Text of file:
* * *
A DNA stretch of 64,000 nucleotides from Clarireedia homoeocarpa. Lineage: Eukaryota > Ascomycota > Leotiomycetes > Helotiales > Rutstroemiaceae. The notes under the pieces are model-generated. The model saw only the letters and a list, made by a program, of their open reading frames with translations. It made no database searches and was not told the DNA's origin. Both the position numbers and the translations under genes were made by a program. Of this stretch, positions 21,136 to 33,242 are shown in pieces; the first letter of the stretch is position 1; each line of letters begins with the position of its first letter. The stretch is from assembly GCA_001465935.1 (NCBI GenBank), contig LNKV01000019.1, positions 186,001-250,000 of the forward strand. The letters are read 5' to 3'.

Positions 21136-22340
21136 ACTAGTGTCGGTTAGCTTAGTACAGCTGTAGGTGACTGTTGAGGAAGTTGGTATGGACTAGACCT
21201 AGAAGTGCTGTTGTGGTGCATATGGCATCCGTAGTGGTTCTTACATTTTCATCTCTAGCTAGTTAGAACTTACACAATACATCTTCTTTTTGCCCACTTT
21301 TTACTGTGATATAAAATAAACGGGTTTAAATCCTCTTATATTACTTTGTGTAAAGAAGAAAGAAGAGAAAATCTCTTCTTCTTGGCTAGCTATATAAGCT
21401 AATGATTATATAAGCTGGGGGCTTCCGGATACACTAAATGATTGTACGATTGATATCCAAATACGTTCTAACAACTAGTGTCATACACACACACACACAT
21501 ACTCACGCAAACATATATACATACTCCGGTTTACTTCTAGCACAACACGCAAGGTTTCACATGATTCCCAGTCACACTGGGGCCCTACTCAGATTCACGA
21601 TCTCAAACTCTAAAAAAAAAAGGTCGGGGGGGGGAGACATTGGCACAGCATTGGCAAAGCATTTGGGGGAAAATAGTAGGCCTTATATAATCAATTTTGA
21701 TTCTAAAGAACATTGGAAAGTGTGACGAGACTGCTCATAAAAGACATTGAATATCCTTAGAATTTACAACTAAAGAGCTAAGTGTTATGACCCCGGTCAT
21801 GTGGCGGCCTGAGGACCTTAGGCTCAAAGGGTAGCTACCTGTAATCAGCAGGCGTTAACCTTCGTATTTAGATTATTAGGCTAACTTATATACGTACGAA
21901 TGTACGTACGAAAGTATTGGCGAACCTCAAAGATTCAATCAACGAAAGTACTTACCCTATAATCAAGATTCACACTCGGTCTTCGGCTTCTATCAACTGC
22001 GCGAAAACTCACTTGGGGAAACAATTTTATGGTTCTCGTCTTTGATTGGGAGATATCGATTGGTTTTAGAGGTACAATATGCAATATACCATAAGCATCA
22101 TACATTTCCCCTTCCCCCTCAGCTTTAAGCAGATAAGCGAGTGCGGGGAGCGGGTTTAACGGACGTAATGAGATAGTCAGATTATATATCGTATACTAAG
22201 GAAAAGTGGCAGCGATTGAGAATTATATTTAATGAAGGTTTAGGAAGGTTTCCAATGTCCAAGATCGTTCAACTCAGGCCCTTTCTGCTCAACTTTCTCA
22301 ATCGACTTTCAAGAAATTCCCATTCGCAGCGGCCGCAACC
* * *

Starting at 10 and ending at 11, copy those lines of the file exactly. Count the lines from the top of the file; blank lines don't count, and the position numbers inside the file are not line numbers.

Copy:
21801 GTGGCGGCCTGAGGACCTTAGGCTCAAAGGGTAGCTACCTGTAATCAGCAGGCGTTAACCTTCGTATTTAGATTATTAGGCTAACTTATATACGTACGAA
21901 TGTACGTACGAAAGTATTGGCGAACCTCAAAGATTCAATCAACGAAAGTACTTACCCTATAATCAAGATTCACACTCGGTCTTCGGCTTCTATCAACTGC